• Save
Chapter 10 bio 1
Upcoming SlideShare
Loading in...5

Chapter 10 bio 1






Total Views
Views on SlideShare
Embed Views



1 Embed 6

http://mrsfergusonsscienceportal.edublogs.org 6



Upload Details

Uploaded via as Microsoft PowerPoint

Usage Rights

© All Rights Reserved

Report content

Flagged as inappropriate Flag as inappropriate
Flag as inappropriate

Select your reason for flagging this presentation as inappropriate.

  • Full Name Full Name Comment goes here.
    Are you sure you want to
    Your message goes here
Post Comment
Edit your comment

Chapter 10 bio 1 Chapter 10 bio 1 Presentation Transcript

  • Chapter 10 Mendelian Genetics
  • Meiosis Also called reduction division . (reduces the amount of DNA by half) Sexual reproduction in that it produces gametes. (sperm, egg, pollen, ovule) Occurs in the ovary or testes, anther or ovule. Produces recombinants. Individuals that are a unique combination of both parents. (gives us genetic variation)
  • Meiosis Cont… Occurs in 2 major phases.
  • Meiosis I Division occurs just like in mitosis, but with a twist… Crossing over occurs. The cell goes through the cell cycle, but during prophase the homologous chromosomes form tetrads and exchange information where they touch.
  • Meiosis II Cells undergo mitosis again, except the DNA does not make a copy of itself during interphase. Four daughter cells are produced, each having half the amount of DNA as the original cell.
  • Diploid vs. Haploid Di ploid cells have 2 sets of chromosomes. (2n) Hap loid cell have 1 set of chromosomes. (n)
  • Males vs. Females Males produce 4 cells that all participate in reproduction. Females produce one large cell that participates in reproduction, and 3 very small polar bodies.
  • Organization DNA – RNA – Protein – Gene - Trait
  • Genetics The study of heredity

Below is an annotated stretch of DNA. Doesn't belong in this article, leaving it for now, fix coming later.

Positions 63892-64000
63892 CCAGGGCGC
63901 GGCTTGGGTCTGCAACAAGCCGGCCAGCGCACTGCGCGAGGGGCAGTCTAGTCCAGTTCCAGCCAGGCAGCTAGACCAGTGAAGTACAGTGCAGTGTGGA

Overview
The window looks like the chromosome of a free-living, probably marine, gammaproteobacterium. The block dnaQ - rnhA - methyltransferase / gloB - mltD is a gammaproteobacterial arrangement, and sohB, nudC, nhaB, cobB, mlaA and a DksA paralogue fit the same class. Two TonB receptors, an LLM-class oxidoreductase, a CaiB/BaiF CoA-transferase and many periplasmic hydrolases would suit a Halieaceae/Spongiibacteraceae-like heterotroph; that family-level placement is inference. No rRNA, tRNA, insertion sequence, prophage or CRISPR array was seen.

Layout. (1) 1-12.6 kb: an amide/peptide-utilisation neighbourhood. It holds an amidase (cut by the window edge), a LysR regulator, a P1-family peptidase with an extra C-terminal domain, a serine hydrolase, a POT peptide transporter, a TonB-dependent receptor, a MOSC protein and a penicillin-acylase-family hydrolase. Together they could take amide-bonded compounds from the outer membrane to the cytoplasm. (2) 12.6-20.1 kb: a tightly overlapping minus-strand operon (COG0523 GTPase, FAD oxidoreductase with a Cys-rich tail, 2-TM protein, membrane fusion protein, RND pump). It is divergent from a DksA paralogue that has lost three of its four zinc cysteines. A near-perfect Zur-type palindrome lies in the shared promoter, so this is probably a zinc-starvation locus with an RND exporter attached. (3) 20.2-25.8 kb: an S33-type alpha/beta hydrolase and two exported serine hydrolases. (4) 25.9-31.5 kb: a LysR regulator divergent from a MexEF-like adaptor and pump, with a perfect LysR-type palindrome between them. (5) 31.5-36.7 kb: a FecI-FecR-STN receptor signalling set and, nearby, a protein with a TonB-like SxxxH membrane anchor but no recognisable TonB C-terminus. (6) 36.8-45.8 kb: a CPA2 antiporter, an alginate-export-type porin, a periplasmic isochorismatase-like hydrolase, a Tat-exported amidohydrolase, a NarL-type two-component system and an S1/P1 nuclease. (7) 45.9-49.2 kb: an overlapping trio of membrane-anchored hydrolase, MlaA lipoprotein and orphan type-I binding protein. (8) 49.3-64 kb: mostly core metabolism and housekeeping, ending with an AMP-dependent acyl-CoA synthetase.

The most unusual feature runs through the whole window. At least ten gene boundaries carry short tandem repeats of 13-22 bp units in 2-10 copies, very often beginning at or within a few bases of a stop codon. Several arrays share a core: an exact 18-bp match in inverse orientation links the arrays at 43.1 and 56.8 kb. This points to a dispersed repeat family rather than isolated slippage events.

• Gregor Mendel The Father of genetics. Using pea plants, he became the first to succeed in predicting how inherited traits are passed on from one generation to the next.
  • Section 10.1 Summary – pages 253-262 When he wanted to breed, or cross, one plant with another, Mendel opened the petals of a flower and removed the male organs. Remove male parts Mendel chose his subject carefully
  • Section 10.1 Summary – pages 253-262 He then dusted the female organ with pollen from the plant he wished to cross it with. Female part Transfer pollen Pollen grains Male parts Cross-pollination
  • Section 10.1 Summary – pages 253-262 The second generation In every case, he found that one trait of a pair seemed to disappear in the F 1 generation, only to reappear unchanged in one-fourth of the F 2 plants.
  • Section 10.1 Summary – pages 253-262 Mendel called the observed trait dominant and the trait that disappeared recessive . Mendel concluded that the allele for purple plants is dominant to the allele for white plants. The rule of dominance
  • Section 10.1 Summary – pages 253-262 The rule of dominance An uppercase letter is used for the dominant allele and a lowercase letter for the recessive allele. Ex: Brown eyes – B Blue eyes - b When written together the dominant allele is always written first. Bb T T T T t t t t All tall plants F 1 Tall plant Short plant
  • P = parental generation F 1 = (Filial) Offspring of the P generation. (children of P) F 2 = Offspring of the F 1 generation. (grandchildren of P)
  • Trait An inherited characteristic (eye color, hair color…) Organisms have 2 alleles for each trait. (one allele from mom and one from dad)
  • Section 10.1 Summary – pages 253-262 Phenotypes and Genotypes The physical characteristics of an individual is called its phenotype . (blue eyes, brown hair…) The allele combination for each trait is known as its genotype . (the letters…AA, aa, Aa)
  • Homozygous Alleles Contains two alleles for the same trait. Represented by AA or aa Also called pure bred
  • Heterozygous Allele Contains alleles for different traits Represented by A a Also called a hybrid
  • Types of Crosses Mono hybrid Cross : A cross using one trait. Di hybrid Cross : A cross using two traits.
  • Law of Independent Assortment Traits assort themselves independently of each other. Ex: Hair color can be inherited separately from eye color.
  • Punnett Square A method used to determine possible outcomes of a particular cross.
  • Probability Can be determined by dividing the number of desired outcomes by the total number of possible outcomes. Ex: 2/4 = .50 or 50%
  • Rules for constructing punnett squares Write out your parental cross. Ex. P = Aa x Aa Derive your alleles. (dihybrids only) Construct and fill in your square. Determine the phenotypic and genotypic ratios